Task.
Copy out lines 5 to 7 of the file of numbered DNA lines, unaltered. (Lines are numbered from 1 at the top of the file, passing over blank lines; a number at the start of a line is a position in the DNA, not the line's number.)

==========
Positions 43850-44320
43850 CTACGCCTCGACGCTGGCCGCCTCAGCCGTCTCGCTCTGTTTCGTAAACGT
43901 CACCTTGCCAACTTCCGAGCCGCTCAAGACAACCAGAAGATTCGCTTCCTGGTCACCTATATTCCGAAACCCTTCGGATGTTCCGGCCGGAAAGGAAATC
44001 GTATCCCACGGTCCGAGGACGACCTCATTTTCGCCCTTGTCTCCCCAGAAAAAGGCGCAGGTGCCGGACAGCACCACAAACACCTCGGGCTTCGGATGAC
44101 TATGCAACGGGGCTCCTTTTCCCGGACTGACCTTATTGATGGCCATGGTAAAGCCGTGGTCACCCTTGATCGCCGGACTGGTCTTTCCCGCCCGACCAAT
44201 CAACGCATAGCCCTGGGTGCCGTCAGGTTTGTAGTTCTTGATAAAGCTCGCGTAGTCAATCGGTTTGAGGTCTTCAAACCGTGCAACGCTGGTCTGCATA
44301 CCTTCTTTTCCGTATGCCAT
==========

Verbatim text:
44101 TATGCAACGGGGCTCCTTTTCCCGGACTGACCTTATTGATGGCCATGGTAAAGCCGTGGTCACCCTTGATCGCCGGACTGGTCTTTCCCGCCCGACCAAT
44201 CAACGCATAGCCCTGGGTGCCGTCAGGTTTGTAGTTCTTGATAAAGCTCGCGTAGTCAATCGGTTTGAGGTCTTCAAACCGTGCAACGCTGGTCTGCATA
44301 CCTTCTTTTCCGTATGCCAT